One in five New Zealand adults, or about 770,000 people, have chronic pain that refuses to go away.
One in five New Zealand adults, or about 770,000 people, have chronic pain that refuses to go away. As the population ages, this number is expected to rise to about 1.26 million in the next 25 years. Chronic pain can impair your mobility, flexibility, strength, and endurance. This may make it difficult to complete daily tasks and activities. As a result, many chronic pain sufferers also struggle with their mental health.
When you suffer an injury, pain signals travel up your spinal cord and to your brain. As the injury heals, the pain usually reduces. Chronic pain, on the other hand, occurs when your body continues to send pain signals to your brain even after you have recovered from the initial injury. This can last anywhere from a few weeks to several years. The pain could be sharp or dull, and continuous or intermittent, coming and going for no apparent reason.
Traditional treatments for chronic pain are opioid medicines. While these medicines can be effective at alleviating pain, they often have undesirable side effects and a high potential for addiction. As we’ve seen in the United States, the overprescription of opioid medications can be very problematic. Even patients prescribed opioids for acute pain can quickly become addicted. New Zealand does have tighter controls for these medicines. However, many patients would prefer not to risk addiction at all or to transition to a safer alternative.
Natural treatments are becoming increasingly popular with patients suffering from chronic pain. Medical cannabis, including THC and CBD oil, has shown potential to alleviate symptoms of pain and inflammation. It may even support improved mental health outcomes associated with chronic pain. The efficacy of medical cannabisfor the treatment of chronic pain is still unproven but research to date is promising.
Nerve damage from physical injury is the most common cause of persistent pain. The damage to the nerves increases the intensity and duration of the pain. Even if the underlying injury is treated, the pain may persist. Certain medical conditions can also be responsible for ongoing pain, including:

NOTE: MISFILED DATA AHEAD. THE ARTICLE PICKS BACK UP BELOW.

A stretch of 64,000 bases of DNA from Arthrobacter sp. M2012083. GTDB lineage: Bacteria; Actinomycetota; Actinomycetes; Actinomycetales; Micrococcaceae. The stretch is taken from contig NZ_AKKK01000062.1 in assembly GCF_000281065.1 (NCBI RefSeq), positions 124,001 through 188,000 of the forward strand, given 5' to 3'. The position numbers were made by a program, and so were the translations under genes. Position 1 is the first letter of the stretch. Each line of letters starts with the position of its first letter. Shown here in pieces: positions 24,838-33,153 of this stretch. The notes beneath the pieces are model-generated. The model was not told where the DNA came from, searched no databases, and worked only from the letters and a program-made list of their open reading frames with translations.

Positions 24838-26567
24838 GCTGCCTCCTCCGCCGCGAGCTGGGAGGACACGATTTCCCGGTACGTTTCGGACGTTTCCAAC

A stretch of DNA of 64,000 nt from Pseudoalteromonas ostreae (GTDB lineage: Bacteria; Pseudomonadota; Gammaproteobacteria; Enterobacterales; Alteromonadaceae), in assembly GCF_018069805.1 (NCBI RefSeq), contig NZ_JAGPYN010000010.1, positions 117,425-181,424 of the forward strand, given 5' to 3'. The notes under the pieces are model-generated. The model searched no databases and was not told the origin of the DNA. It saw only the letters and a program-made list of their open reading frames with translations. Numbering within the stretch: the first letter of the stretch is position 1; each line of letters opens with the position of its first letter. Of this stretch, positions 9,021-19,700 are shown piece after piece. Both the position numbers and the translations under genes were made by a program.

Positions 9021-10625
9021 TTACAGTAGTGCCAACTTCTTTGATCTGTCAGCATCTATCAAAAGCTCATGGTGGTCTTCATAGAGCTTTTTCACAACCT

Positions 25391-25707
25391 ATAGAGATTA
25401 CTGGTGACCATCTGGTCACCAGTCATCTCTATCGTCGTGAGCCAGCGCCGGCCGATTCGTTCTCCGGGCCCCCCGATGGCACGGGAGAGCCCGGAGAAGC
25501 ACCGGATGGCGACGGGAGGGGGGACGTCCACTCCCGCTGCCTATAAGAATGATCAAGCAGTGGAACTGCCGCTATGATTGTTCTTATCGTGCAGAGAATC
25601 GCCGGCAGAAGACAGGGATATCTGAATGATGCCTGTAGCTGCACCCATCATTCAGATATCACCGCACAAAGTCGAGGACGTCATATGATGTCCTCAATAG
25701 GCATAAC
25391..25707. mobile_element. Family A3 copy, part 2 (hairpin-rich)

Did you know your stress levels can influence how your body perceives pain? Stress causes the release of cortisol which can cause your muscles to tighten and even spasm. Prolonged stress can actually cause pain, the areas that are typically affected through stress include the neck, back and shoulders.
Your body heals better with rest. Ensure you have a consistent bedtime routine and that you’re sleeping comfortably through the night. If your pain is preventing you from getting a good night’s rest, it may be worth considering medicine to help with your insomnia.
If you have chronic pain, it’s still important to exercise regularly (with medical clearance). Physical activity helps boost your endorphins and reduce inflammation.
Certain foods that don’t agree with you can actually worsen inflammation. Ensuring your body gets the right nutrients, vitamins and minerals will give your body the fuel it needs to heal.
Living with chronic pain can be extremely challenging but you don’t have to face it alone. Build a support network around you that includes your medical team, loved ones and friends. Connect with other chronic pain sufferers, you will find empathy and inspiration from those who have learned how to improve their health.
Studies on whether medical cannabis can help patients improve chronic pain symptoms have produced mixed results. However, anecdotal reports of individuals who report significant improvements while using medical cannabis are not uncommon.
If you think natural medicine could be a viable treatment for your chronic pain, book a consultation with one of our doctors today.
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